And we’re spinning up technology that will work to our advantage in a virtual mode. Like OnShape for CAD, which will work with student’s Chromebook. Like breakout rooms with Zoom, which will allow us to split up the team into smaller, more manageable virtual work groups. Like using GitLab to better control our source code, in order to develop software with a distributed, virtual team. 

Getting connected.

In the end, it’s all about communication. Put succinctly by our team leader, DaTwan Dixon:

“We are all suffering from what seems to be a technological overload.  The best way to keep mentors engaged may be the highly effective low-tech approach that has worked for years: a phone call.  At the end of the day, I find that this is the best way to show each mentor/teacher that they are appreciated, needed, and ready to move the team forward.”

SO TEAMS: how are you getting connected? 

We, as the Hall of Fame community, are garnering support amongst our peers. Even just connecting monthly to check in on how other teams are managing is both comforting and inspirational.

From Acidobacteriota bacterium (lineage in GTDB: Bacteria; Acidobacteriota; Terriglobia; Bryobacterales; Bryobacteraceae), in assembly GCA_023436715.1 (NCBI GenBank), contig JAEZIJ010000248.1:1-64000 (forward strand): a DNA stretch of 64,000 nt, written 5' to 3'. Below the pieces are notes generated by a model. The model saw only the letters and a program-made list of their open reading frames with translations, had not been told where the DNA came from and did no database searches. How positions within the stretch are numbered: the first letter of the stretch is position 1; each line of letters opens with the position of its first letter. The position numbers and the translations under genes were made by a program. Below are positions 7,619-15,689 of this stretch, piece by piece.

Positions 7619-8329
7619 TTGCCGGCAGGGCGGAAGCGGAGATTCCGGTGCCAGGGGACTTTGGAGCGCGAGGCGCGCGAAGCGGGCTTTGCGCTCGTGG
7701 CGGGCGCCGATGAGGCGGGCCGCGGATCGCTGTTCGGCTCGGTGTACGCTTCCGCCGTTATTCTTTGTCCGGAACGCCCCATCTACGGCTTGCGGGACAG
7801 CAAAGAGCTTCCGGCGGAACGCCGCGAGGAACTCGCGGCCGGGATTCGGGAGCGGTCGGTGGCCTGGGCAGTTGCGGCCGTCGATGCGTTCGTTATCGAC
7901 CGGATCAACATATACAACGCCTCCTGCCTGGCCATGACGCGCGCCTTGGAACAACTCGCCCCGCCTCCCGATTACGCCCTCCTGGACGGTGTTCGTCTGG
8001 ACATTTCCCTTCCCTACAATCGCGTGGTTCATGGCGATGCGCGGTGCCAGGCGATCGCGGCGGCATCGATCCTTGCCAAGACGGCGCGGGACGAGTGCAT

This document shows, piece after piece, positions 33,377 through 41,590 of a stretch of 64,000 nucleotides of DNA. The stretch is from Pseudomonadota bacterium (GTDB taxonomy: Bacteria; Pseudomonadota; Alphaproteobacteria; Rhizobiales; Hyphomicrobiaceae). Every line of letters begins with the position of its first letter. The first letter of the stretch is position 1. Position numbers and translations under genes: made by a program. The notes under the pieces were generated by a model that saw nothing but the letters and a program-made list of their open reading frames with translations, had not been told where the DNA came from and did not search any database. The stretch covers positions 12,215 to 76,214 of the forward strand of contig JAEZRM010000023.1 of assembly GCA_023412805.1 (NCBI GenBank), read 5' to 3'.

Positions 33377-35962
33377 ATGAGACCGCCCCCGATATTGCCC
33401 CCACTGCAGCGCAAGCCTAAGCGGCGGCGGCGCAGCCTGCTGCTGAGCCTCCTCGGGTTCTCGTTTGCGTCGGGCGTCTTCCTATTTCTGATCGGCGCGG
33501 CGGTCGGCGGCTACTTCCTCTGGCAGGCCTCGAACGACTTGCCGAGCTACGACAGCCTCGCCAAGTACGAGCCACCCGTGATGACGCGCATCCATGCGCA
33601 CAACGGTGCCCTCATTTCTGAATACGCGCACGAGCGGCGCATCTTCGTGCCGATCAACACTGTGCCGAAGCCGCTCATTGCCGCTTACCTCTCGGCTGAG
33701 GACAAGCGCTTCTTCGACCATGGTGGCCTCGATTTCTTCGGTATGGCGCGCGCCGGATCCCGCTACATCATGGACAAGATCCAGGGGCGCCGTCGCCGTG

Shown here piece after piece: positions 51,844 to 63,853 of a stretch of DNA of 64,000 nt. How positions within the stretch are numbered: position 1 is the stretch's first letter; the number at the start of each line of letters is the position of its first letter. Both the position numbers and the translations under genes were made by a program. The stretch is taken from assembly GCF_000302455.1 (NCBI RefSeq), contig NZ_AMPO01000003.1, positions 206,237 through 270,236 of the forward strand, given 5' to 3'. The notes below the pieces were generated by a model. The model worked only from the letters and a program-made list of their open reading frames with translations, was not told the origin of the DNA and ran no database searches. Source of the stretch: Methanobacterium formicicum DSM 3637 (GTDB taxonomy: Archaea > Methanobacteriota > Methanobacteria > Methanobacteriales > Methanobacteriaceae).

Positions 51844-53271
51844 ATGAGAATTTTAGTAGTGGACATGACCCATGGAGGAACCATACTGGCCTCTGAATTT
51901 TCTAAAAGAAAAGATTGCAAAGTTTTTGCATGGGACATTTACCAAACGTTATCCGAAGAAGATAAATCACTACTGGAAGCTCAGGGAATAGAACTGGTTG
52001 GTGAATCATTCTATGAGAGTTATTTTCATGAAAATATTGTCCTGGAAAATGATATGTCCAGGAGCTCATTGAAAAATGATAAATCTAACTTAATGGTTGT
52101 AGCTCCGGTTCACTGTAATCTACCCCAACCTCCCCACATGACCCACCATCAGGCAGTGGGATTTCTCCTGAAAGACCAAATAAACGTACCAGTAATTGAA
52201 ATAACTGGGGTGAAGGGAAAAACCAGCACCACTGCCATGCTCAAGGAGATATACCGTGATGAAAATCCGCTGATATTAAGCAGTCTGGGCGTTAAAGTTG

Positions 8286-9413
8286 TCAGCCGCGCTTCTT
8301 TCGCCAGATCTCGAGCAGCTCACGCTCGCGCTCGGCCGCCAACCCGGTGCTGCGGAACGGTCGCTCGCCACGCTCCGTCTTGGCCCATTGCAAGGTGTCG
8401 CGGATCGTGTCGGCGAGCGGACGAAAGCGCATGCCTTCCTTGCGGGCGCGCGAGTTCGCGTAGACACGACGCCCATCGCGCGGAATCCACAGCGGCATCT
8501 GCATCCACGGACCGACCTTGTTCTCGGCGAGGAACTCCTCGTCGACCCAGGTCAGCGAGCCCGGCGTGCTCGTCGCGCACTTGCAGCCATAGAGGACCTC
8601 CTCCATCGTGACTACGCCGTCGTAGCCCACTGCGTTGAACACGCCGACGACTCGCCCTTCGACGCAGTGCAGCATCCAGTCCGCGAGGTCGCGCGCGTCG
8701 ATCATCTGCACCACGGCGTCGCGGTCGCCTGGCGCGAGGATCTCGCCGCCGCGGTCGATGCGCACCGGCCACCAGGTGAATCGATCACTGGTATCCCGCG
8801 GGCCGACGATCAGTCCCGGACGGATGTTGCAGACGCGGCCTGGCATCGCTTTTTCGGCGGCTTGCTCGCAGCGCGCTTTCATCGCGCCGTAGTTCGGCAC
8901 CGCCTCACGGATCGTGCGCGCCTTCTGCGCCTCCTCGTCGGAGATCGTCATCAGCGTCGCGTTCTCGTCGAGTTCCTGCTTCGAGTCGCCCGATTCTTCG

We hope you’re doing the same among your own FIRST communities. If not, we encourage you to build a supportive FIRST community and we welcome you to reach out to include ours. 

If you have your own thoughts on mentor engagement, or are looking for advice, thoughts, or inspiration from us, feel free to reach out to us. We’re all in this together.




Team 1816 Communications Mentor

Laurie Shimizu does her best to keep us connected by any communications pathway necessary. She has been known to surprise Green Machine team members (and the occasional volunteer) with a middle of the night “urgent text.” She’s a Woodie Flowers Finalist (2017 Minnesota 10,000 Lakes Regional); a FIRST Senior Mentor, and Chief Volunteer Coordinator for FRC, concentrating on volunteers and mentor support. She was awarded the national FIRST Robotics Competition Volunteer of the Year in May 2020.



Team 191 Co-Lead Mentor and Mechanical Engineer

Jan has been an X-Cat since 1994; she and her husband, Bill took a hiatus when they started their family. Rejoining the team when her daughter and son came of age, Jan now co-leads the X-Cats with DaTwan Dixon, runs a mechanical sub-team, and keeps the finances and fundraising on track. One might suggest the blood in the Enderle family runs tie-dye.